William I

A portrait of William I

William I was born in 1143 and crowned king in 1165 at the age of twenty-two. He was to reign for an impressive forty-nine years and reached the grand age of seventy-one before his death in 1214. The first few years of his reign saw an influx of new families into Scotland whom William gave lands in return for military service as part of the feudalisation of the country. The arrival of new Anglo-French families who paid homage to the king led to some consternation and resistance from the existing locals.

In 1174 William, keen to assert his claim to Northumbria, joined the revolt against Henry II of England and was captured in battle. William was by all accounts a brawny man and enjoyed battle leading his men into the charge but his horse was slain and pinned him to the ground. After his capture Scotland was occupied and William had to pay homage to Henry along with a large fee to get his throne back. The agreement between the kings was known as the Treaty of Falaise.

In 1181 William was challenged in the north by Donald mac William, (son of King Duncan II). Supported by a few lords, including the Norwegian Earl of Orkney, Donald attacked in Ross and Moray and indeed Ross was lost to the king. In 1187 the king marched to Inverness with a large army and re-established royal authority.

The Northern Isles still lay outside his reach and had stronger ties to Norway than to Scotland. In 1197 the king's army destroyed Thurso on the northernmost coast and he was able to force Earl Harald to hand over his son Thorfinn as a hostage. Earl Harald held Orkney and Caithness but in 1198 Caithness was given to the king of Man for an annual fee. Harald was furious and invaded Caithness in 1201, during the attack the bishop of Caithness was mutilated and King William responded by blinding and castrating the unfortunate Thorfinn whom he was still holding as a hostage. Harald was defeated again in 1202 and agreed to pay £2000 so he could have Caithness back.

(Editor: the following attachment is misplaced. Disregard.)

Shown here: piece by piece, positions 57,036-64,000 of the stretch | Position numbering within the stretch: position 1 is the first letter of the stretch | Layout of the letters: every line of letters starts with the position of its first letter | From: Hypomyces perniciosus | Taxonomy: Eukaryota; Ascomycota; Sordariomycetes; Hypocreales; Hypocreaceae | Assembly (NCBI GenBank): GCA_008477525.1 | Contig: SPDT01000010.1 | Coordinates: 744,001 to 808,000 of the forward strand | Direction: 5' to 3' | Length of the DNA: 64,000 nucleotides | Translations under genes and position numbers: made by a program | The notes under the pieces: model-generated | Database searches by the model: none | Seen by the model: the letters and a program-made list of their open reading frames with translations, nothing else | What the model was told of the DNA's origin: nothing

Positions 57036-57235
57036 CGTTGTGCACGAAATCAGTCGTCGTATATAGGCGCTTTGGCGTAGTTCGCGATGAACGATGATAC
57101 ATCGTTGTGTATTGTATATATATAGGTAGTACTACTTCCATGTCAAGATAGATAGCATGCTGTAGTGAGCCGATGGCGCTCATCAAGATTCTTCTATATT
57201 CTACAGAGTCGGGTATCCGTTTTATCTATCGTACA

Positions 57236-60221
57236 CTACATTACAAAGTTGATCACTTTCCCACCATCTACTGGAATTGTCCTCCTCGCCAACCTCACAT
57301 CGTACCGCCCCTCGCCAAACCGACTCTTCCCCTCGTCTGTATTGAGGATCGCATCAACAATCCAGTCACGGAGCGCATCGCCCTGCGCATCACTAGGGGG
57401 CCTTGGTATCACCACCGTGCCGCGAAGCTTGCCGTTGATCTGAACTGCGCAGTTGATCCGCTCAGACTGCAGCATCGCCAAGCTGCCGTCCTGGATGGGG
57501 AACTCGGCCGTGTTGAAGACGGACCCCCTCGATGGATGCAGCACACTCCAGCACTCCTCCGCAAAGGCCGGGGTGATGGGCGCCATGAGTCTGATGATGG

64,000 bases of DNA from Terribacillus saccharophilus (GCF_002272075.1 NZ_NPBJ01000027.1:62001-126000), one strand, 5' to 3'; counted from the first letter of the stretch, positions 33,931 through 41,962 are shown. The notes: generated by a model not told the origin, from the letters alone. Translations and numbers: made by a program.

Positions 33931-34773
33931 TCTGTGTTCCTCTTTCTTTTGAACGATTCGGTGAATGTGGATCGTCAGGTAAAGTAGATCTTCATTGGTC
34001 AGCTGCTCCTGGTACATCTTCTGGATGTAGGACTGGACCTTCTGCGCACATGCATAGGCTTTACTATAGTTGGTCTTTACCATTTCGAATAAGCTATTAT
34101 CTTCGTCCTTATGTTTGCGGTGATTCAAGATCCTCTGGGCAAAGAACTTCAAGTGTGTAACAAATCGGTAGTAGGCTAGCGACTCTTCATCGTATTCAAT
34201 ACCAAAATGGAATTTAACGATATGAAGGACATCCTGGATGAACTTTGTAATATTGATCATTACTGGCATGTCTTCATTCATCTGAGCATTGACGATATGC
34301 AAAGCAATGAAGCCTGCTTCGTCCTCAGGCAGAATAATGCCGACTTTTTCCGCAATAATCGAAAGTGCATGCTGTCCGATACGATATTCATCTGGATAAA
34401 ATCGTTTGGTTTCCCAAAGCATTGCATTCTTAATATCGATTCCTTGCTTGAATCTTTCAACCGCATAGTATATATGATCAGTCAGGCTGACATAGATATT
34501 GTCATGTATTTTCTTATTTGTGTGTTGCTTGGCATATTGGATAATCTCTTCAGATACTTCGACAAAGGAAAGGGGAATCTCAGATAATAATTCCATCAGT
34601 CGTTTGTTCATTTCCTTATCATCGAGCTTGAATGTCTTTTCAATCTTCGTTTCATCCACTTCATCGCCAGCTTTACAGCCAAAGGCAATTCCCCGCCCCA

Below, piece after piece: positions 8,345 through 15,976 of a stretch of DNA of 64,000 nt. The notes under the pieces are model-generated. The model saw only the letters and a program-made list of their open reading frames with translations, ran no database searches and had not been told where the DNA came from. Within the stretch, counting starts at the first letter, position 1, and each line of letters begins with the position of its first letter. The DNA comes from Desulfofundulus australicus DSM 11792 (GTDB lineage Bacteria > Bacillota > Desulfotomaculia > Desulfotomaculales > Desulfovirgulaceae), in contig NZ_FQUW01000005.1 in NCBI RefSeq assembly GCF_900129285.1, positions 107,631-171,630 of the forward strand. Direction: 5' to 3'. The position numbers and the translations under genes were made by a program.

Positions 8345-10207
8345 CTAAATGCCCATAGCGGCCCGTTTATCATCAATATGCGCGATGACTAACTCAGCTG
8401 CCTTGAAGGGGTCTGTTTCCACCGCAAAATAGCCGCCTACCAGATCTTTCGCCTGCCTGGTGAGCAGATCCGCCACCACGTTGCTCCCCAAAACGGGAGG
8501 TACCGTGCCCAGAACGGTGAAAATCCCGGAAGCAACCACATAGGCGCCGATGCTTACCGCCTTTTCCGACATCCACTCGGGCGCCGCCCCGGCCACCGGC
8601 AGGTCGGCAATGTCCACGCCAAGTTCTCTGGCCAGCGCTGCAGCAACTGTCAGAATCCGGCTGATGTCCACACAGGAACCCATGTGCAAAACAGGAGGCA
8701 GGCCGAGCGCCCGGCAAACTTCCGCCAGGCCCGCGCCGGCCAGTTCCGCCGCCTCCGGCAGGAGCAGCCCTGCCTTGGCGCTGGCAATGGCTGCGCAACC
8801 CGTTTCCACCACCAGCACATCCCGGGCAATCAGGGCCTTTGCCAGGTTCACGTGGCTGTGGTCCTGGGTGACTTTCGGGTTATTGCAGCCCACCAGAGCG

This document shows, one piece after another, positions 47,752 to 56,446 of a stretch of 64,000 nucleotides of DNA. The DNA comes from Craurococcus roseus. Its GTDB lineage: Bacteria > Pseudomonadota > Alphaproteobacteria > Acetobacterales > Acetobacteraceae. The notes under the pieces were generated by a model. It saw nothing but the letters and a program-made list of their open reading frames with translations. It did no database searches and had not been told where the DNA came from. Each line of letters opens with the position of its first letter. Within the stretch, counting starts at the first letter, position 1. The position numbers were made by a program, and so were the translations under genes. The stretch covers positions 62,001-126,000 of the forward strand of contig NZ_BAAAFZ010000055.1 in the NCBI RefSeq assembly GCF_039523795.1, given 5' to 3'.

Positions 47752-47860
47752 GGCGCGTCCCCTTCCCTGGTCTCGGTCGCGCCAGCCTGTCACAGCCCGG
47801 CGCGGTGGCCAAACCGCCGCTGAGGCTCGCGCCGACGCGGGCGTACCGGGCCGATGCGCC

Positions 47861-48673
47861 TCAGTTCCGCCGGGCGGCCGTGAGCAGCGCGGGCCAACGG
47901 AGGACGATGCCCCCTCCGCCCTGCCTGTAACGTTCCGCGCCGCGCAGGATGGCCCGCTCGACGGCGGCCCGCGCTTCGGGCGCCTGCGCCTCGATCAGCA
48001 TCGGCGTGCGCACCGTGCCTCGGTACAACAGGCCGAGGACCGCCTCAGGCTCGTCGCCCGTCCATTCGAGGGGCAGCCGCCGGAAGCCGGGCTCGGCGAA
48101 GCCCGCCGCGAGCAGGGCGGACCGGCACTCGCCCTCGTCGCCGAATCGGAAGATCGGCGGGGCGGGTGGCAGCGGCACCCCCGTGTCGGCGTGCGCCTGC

There were continued problems in the north for the rest of William's reign and there were also uprisings in the south at Galloway. Though it should be noted that overall he was gradually consolidating royal power throughout the rest of the country and extending the rule of law.

Around 1189 Richard the Lionheart agreed to cancel the Treaty of Falaise for the sum of 10,000 merks which he required to launch his crusade. When Richard was captured in 1193 Count John tried to seize the English throne and William refused to support him and even paid 2,000 merks towards Richard's ransom.

When Richard died in 1199 William agreed to support the new King John in return for consideration of his claim to Northumbria. Negotiations dragged on for years and almost came to violence at times but a satisfactory resolution was never reached.

William died in 1214 and was buried in Arbroath Abbey. He was succeeded by his only son Alexander. William posthumously got the title William the Lion largely because the chronicler Fordun called him the "Lion of Justice".